Zach Piatt is a senior journalism major. His views do not necessarily reflect those of the newspaper.
I held it in for a long time — 1,122 days to be exact.
For 37 months, all I did was watch instead of join in the celebration.
For just over three years, I refrained from singing the Ball State fight song at Scheumann Stadium — not because I wanted to, but because I needed to. Better yet, I chose to need to.
One of the first things I did when I arrived at Ball State in 2017 was join The Ball State Daily News. What I didn’t know at the time was how the fan aspect of sports is essentially taken away once you sign up to be a sports reporter. There is no cheering in the press box — you’re there to work, not just watch a game.
This was an adjustment for me. I had just come off of my senior year of high school, in which I was a captain of the baseball team and the president of the tailgate and student section. Competition and school spirit ran through my veins just as naturally as blood. As tough as it was, I swallowed that bullet and started rooting for the story rather than the teams.
As a freshman reporter, I started out low on the totem pole, so I wasn’t covering the football team. Because I knew this could be a possibility in later years, I attended as many home football games as possible — the last being Nov. 16, 2017, against Buffalo. It was a Thursday night, the weather was terrible and the buddy I went with wanted to watch the Steelers game, so we left at halftime.
If I had known that was the second-to-last time I’d cheer on the Cardinals as a student in the Scheumann Stadium stands, I would have stayed.
Long story short, I took over the football beat for The Daily News the following spring and kept it through 2019.
I watched the team go 2-10 my freshman year and reported on its entire 9-15 stint over the next two seasons. I wrote a preview and a recap for every one of those 24 games. I’ll be honest, it got difficult to talk to the players after each loss because they were so tired of losing. It got difficult to put a different spin on the “We’ll get ’em next week” story because it felt like an endless cycle.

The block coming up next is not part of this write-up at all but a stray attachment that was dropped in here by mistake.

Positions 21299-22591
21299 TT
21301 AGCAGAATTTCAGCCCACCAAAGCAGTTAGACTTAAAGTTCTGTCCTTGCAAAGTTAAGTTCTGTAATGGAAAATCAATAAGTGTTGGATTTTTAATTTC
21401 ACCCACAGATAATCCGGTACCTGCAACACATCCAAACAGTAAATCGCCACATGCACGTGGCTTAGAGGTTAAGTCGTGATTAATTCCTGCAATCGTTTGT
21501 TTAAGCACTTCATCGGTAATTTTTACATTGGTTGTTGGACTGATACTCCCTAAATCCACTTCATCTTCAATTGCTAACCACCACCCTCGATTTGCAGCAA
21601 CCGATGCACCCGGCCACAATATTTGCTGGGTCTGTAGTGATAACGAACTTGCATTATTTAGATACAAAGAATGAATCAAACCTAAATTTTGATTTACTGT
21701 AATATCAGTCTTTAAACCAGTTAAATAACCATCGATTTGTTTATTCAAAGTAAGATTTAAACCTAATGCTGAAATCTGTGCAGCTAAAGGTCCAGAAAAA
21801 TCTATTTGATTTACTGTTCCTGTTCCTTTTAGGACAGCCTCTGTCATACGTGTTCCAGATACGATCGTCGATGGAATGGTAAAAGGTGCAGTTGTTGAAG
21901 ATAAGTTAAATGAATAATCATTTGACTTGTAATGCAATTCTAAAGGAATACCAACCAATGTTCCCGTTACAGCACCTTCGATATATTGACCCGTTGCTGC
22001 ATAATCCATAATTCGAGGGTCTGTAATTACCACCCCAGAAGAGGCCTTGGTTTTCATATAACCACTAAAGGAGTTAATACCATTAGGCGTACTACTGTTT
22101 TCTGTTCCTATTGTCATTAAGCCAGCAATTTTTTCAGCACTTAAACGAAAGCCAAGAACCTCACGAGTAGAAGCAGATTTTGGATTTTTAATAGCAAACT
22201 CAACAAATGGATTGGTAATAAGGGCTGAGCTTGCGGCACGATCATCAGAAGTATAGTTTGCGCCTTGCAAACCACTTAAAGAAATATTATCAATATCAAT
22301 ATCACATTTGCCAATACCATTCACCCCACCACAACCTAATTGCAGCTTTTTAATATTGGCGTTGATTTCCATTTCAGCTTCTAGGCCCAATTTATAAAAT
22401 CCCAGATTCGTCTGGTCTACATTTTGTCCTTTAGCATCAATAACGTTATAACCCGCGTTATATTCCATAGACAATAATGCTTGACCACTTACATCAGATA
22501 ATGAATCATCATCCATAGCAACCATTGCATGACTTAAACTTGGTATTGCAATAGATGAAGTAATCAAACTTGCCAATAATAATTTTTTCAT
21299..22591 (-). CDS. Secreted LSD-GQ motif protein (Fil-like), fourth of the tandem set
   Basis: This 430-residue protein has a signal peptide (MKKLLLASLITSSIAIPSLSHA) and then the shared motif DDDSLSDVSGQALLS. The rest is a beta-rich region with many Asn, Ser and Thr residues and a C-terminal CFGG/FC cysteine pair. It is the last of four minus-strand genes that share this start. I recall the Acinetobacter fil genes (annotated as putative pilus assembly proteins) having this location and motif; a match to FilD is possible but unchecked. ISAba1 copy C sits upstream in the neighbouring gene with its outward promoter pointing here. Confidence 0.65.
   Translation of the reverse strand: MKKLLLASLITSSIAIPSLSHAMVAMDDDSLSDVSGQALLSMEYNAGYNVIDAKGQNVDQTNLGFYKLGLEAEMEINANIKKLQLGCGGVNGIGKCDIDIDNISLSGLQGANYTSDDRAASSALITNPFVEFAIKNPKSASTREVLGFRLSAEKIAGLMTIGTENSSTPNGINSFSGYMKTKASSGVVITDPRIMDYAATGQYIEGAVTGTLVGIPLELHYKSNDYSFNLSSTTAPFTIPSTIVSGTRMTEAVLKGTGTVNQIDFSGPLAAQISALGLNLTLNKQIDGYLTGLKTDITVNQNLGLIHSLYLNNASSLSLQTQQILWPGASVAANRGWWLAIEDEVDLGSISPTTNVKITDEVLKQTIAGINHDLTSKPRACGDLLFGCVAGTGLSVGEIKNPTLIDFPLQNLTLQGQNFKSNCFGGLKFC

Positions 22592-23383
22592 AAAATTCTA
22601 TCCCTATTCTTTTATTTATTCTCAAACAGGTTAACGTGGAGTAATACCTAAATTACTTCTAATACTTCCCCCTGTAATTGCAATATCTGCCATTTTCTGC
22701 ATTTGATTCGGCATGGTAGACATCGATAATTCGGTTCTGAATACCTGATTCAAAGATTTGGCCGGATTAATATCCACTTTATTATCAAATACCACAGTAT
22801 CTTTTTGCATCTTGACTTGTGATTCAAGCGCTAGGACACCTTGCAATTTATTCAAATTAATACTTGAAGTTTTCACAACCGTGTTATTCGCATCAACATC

That said, I also saw the improvements.
In 2017, Ball State lost five games by at least 40 points and went without scoring a touchdown during one three-game stretch. The next year, opponents outscored Ball State by an average of eight points, and the Cardinals went down to the wire with Notre Dame. The next, Ball State had the highest-scoring offense in the Mid-American Conference and was the only team to get to 3-0 in MAC play.
I saw changes that went beyond the numbers too — like an increase in team camaraderie, more focus on optimism and a better sense of pride — because I was at practice and talked with head coach Mike Neu and players every week.
Despite all this, most fans only saw the record. They saw year after year of losing records.
I couldn’t tell you how many times people asked me when Neu was going to get fired. Not if — when. Every time, I responded with, “Actually, I think he’s turning the program around, and I think he’s the right man for the job.”
Those people looked at me like I was crazy and were surprised when Athletic Director Beth Goetz offered Neu a contract extension this past summer. I was not because it seemed as though Goetz took notice of the same improvements I did.
I became editor-in-chief of The Daily News this past August, leaving football coverage to the next ones in line.
Fast-forward to Dec. 12, and I’m in the Scheumann Stadium stands for the first time in what felt like a lifetime. No reporting responsibilities, no story deadlines — I was there as a Ball State fan to watch my team play Western Michigan for the MAC West Division Title.
After four quarters and one of the craziest endings to a football game I’ve ever seen, the Cardinals had stamped their tickets to the MAC Championship, and I found myself using what little voice I had left to sing the fight song right along with them.
Six days later, I provided social media coverage of the championship game in Detroit from right behind Ball State’s bench, screaming internally when the Cardinals rushed the field as newly crowned MAC champions.
Fast-forward again to New Year’s Eve, and I’m yelling at the TV from home as Ball State scores 27 points in the first quarter en route to its first bowl game win in program history.
I say all this because I’m thankful. Covering Ball State Football is what I’ve most identified with in my time in college, and it’s been quite a ride. It was tough — excruciating at times — to keep quiet while covering this team, but doing so led me to some amazing experiences and memories I’ll hold onto until the day I die.
The job is finished — for both me and the team. Now, let’s celebrate.
Thank you, Ball State Football, for everything.